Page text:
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  9. Most of the NYC publishers are European ownership conglomerate imprints, which look at financial bottom lines. If the book doesn't quickly hit the sales requirements, the byline of the author of the book doesn't get another contract from the publisher--the author might get another contract, but not under than same byline until/unless a new byline consistently sells (that's why there are reissues of Mike Moscoe books now with him identified as having the pseudonym Mike Shepherd, and reissue of John Hemry books which him being identified as having the pseudonym Jack Campbell--both of them got contracts for doing SF from the publisher pseudonymously as if they were new writers)

    But anyway, the NYC print publish imprints have some apparently rather nasty constraints in what they're open to contracting for, or maybe, rather, it's that editors have the constraint of being cautious in what they choose to buy. The old long ago days of the deep backlist are long gone, these days the deep backlist for longtime print authors goes online with rights-reverted books self-published on Amazon etc.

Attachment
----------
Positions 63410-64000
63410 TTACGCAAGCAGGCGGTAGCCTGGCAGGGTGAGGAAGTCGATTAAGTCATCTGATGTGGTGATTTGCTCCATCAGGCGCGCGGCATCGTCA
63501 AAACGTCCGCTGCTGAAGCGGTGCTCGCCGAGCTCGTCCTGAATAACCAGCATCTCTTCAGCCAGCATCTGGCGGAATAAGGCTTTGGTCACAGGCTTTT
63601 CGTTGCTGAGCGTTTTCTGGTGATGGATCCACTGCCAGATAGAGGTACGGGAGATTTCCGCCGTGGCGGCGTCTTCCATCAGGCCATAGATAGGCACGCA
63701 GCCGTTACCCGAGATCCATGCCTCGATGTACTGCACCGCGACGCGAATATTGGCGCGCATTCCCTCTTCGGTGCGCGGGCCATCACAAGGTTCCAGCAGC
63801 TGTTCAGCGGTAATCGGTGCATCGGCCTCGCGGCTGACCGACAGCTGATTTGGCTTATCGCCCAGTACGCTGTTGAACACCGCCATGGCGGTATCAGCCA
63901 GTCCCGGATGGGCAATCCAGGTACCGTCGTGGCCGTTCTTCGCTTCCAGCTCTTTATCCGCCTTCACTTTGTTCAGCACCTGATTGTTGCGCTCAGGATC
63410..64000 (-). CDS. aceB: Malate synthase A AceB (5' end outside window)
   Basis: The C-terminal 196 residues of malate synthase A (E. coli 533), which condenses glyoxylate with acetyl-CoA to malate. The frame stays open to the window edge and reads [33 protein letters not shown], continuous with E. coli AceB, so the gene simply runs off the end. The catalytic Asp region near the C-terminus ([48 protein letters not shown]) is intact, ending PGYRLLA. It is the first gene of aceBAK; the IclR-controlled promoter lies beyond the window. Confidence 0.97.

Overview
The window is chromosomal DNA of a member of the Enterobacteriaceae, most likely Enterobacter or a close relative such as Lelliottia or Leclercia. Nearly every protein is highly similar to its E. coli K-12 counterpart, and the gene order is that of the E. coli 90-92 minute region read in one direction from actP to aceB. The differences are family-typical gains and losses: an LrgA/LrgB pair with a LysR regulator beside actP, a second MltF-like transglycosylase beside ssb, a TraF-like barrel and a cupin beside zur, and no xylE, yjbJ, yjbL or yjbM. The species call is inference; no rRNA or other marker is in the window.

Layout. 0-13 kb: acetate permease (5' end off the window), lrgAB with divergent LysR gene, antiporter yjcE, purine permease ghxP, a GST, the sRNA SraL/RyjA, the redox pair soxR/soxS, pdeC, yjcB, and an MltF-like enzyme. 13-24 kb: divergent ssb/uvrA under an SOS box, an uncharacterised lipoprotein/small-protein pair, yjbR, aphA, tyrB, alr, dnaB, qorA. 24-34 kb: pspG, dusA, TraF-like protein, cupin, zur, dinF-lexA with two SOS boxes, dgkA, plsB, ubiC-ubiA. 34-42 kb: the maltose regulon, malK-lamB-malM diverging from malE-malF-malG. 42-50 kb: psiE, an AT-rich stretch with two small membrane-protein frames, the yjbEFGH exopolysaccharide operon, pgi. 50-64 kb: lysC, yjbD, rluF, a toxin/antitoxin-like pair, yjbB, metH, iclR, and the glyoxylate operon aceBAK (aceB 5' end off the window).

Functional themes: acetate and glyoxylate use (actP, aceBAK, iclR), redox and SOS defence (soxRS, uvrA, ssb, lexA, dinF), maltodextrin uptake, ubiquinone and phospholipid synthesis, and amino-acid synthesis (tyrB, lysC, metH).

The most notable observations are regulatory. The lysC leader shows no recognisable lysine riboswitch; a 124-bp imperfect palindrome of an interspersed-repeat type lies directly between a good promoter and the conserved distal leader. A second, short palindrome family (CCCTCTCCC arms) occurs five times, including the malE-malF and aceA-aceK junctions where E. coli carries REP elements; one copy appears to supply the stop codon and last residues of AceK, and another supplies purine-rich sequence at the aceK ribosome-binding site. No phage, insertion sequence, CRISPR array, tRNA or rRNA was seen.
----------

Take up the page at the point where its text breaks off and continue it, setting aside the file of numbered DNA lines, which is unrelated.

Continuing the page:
I wonder... if a female author used a male pseudonym and submitted an SFR novel, would it get looked at differently?

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  10. @Paula--An interesting question, but given the general lack of response to character-driven plots in the hard SF community, I'd have to say it wouldn't matter who wrote it. And given the general lack of respect shown "romance tropes" by non-romance writers, the overwhelming majority of whom are male, I wouldn't hold my breath waiting for a test of your theory, either. ;)

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  11. Paula, we have a guy in the Brigade - Ed Hoornaert - who is currently trying to sell an SFR title, having written SF and Romance titles previously. Maybe you should chat to him about how that's going.
    Me, I'm just going to focus on writing more SFR titles now and getting them out there. At least the small presses, especially those like Carina and Sunburst, are actively seeking books in the SFR genre. So there must be enough interest that makes it financially viable for them.